Unfair superannuation partner rule finally dropped
Associate Professor Susan St John and Dr Claire Dale from the Retirement Policy and Research Centre (RPRC) applaud the Government’s Wellbeing Budget announcement that will see all superannuitants who have been affected by an archaic rule the “Spousal Provision” finally get their full New Zealand Super entitlement by April 2020.
The government announced the intention to amend the Social Security Act to make entitlement to New Zealand Super and Veteran’s Pensions simpler and more modern by basing people’s entitlement on their own circumstances, rather than on the circumstances of their partner.
From 1 July 2020, the direct deduction of a government-administered overseas pension received by a superannuitant’s partner from that superannuitant’s New Zealand Super or Veteran’s Pension will be removed.
“Along with many others, the RPRC has worked assiduously for more than a decade to alert the public and politicians to the grave anomalies in the policy for superannuitants with overseas state pensions,” says Dr Claire Dale.
Historically, the policy has reduced a person’s superannuation when their partner had an overseas pension. A woman could have lived and worked all her life in New Zealand and entered into a second or third relationship later in life only to find to her horror that she gets less NZS, or even nothing, and thus loses her financial independence. Increasingly, men who marry women with long working histories from other countries are affected as well.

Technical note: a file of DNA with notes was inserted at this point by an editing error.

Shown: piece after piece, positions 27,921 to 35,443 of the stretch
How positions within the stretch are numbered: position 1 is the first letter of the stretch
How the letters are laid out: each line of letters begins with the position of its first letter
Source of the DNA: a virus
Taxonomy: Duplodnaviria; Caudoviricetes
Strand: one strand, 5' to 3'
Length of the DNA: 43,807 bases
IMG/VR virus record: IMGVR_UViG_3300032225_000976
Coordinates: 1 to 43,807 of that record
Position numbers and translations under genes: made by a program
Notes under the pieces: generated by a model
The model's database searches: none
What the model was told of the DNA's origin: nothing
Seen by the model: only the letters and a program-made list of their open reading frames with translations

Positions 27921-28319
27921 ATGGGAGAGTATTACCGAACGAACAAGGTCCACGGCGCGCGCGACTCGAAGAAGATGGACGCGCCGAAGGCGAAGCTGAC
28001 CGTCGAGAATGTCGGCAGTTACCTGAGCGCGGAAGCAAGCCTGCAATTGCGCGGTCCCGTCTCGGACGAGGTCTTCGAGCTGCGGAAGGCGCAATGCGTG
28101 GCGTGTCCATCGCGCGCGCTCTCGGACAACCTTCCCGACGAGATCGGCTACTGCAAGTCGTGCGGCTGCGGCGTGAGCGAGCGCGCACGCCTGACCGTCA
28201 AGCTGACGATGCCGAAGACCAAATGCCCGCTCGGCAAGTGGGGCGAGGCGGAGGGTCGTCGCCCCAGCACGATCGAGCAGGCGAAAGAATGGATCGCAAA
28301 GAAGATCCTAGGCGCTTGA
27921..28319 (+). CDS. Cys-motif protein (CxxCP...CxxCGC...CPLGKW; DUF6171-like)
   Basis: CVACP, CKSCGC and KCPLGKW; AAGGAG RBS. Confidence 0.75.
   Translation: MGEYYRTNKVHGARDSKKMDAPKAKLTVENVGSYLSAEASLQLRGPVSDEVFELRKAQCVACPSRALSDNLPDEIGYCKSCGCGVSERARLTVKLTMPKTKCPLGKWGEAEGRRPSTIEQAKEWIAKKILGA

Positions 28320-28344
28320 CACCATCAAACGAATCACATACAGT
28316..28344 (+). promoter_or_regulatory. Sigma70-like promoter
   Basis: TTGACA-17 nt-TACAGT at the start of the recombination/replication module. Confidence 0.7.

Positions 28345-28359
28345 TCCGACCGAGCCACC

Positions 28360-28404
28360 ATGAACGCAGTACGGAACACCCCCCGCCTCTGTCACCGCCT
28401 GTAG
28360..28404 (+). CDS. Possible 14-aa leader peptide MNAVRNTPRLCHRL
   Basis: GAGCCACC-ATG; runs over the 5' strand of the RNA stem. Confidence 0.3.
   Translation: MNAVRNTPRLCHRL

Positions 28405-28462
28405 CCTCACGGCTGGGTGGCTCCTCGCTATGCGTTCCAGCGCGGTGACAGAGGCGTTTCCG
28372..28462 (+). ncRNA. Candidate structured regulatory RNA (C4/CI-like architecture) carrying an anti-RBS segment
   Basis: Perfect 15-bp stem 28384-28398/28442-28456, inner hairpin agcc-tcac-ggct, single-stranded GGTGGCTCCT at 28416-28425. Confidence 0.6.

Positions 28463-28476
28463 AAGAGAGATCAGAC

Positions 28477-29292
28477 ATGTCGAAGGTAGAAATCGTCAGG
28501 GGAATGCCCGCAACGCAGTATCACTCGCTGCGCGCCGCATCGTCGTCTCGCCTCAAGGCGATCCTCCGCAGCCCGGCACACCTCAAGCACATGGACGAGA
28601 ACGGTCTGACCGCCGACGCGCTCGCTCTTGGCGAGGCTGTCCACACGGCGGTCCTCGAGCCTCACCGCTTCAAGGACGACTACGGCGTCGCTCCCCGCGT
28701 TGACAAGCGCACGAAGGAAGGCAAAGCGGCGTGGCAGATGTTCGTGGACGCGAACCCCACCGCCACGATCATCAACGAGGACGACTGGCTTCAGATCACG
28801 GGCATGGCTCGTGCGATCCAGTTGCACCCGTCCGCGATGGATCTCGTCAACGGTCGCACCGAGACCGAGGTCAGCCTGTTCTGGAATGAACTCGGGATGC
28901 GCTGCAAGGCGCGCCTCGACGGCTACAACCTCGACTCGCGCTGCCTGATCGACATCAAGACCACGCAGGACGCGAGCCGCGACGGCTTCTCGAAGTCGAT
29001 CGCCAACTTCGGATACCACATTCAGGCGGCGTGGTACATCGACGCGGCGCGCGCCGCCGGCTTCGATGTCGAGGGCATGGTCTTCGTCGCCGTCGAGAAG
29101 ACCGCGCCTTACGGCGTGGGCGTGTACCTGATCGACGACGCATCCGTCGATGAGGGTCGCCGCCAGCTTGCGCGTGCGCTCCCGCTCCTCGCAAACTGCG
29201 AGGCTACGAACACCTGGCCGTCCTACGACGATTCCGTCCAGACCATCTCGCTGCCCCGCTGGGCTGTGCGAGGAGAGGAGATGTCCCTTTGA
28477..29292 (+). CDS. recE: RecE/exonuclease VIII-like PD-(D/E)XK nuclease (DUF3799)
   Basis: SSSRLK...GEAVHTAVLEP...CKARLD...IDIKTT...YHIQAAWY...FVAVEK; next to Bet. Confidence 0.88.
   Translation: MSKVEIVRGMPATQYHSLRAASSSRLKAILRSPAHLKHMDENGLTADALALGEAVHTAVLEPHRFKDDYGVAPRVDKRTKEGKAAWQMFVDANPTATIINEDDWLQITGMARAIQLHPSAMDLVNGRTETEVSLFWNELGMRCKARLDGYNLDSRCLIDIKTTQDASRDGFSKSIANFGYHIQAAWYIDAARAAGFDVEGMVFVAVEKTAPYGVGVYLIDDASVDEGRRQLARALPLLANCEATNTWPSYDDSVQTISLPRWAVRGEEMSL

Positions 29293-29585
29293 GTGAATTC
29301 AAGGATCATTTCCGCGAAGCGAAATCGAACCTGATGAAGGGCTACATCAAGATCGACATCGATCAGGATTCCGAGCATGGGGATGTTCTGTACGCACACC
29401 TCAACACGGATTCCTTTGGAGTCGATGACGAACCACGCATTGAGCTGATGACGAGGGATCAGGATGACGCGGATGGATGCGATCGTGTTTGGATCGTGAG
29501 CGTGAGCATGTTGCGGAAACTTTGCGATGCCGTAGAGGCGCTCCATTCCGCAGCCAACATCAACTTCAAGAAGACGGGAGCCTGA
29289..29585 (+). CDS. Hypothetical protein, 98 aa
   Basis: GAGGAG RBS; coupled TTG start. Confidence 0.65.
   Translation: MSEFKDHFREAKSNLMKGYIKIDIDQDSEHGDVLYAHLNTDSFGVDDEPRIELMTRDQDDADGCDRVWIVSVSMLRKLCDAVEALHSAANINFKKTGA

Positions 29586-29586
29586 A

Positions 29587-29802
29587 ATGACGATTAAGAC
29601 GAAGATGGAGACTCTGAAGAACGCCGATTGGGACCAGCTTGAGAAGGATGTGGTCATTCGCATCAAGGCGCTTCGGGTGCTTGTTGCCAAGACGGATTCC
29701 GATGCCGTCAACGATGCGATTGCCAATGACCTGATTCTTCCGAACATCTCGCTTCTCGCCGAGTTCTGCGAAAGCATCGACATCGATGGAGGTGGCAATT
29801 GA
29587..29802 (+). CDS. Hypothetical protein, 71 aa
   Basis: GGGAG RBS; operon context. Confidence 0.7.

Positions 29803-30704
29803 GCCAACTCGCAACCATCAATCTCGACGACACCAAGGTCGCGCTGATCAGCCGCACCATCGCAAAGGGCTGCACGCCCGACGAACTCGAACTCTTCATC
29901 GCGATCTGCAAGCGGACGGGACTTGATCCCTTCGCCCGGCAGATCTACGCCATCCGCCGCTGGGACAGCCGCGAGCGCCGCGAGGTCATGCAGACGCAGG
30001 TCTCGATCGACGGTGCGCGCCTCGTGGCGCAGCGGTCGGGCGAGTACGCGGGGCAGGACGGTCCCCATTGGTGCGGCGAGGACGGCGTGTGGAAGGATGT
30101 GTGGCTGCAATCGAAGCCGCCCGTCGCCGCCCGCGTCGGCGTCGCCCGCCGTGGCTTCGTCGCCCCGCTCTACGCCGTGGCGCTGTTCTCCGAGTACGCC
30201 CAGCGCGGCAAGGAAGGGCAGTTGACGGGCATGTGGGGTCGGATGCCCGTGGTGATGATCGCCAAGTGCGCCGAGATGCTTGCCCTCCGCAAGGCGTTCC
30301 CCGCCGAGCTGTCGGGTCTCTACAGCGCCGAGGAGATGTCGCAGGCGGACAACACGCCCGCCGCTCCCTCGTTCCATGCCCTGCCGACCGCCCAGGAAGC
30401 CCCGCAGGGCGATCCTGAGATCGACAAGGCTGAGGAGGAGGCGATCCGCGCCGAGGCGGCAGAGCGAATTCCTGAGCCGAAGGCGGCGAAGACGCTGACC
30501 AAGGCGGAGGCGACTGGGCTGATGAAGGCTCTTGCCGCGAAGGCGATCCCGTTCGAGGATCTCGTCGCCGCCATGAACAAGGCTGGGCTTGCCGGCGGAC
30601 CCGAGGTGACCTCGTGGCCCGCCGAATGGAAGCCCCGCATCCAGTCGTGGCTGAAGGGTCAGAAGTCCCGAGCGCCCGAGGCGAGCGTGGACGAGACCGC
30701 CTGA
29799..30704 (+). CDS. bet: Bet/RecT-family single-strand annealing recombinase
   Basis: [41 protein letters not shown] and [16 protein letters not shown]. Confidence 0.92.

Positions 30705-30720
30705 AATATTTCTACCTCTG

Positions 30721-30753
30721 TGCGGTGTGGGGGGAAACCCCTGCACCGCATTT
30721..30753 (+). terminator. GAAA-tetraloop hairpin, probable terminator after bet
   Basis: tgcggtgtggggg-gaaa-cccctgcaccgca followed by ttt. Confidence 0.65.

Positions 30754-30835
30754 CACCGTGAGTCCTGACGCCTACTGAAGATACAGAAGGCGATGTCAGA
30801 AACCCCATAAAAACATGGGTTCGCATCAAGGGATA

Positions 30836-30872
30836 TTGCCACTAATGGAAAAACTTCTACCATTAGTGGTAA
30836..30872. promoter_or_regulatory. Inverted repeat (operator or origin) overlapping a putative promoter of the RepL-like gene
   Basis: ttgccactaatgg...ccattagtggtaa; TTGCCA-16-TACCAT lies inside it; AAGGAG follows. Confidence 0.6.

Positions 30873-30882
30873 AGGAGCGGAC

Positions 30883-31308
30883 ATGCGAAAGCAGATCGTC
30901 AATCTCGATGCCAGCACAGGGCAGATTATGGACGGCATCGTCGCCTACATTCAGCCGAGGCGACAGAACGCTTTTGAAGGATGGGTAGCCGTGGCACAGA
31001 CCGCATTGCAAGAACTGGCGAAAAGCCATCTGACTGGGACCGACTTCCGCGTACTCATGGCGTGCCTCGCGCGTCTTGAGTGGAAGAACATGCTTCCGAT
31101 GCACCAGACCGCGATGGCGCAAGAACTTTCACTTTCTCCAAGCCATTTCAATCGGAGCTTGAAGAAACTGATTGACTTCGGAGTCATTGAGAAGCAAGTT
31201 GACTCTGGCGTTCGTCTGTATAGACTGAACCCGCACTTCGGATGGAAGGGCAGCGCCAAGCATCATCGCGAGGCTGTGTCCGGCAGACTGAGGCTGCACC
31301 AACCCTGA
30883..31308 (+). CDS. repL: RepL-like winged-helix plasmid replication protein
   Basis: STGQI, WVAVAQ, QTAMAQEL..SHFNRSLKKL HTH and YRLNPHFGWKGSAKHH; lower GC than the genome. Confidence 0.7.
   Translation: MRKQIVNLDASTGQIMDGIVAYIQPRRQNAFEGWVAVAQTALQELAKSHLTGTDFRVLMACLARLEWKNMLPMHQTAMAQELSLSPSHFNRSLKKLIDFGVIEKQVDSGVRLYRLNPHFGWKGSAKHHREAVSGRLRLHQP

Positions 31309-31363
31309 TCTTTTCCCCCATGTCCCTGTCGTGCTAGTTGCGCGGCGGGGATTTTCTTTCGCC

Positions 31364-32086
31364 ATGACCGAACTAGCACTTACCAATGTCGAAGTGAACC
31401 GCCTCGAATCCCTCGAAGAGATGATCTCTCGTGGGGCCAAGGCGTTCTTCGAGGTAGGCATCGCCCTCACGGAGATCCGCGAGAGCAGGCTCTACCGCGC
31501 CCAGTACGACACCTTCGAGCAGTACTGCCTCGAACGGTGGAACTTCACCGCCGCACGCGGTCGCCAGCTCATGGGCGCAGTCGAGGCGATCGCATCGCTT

The Spousal Provision clearly has been a source of extreme distress for so long for the 500 or so couples affected and the removal will greatly improve their financial situation, say the retirement experts.
“Finally this human rights violation will be addressed,” says Associate Professor Susan St John, who was named a Companion of the New Zealand Order of Merit on Queen’s Birthday for her services to social policy.
“In addition, well-being will be greatly enhanced at very little budgetary cost for this group that has been discriminated against. That is vindication of the huge efforts made over more than 10 years and will be a cause for great celebration.”
Applying the same philosophy of ‘individual entitlement’, the 2019 budget also seeks to close the non-qualified partner provision, whereby an under-age spouse could be included in a superannuitant’s entitlement subject to an income test.
In announcing this move, the Government says the changes reflect society today. In most households both partners work. There is no longer a ‘principal breadwinner’ whose retirement marks the retirement of both partners.
“We can rest assured that while progress has been slow, finally we are moving in the right direction in improving superannuation policy in New Zealand,” says Dr St John.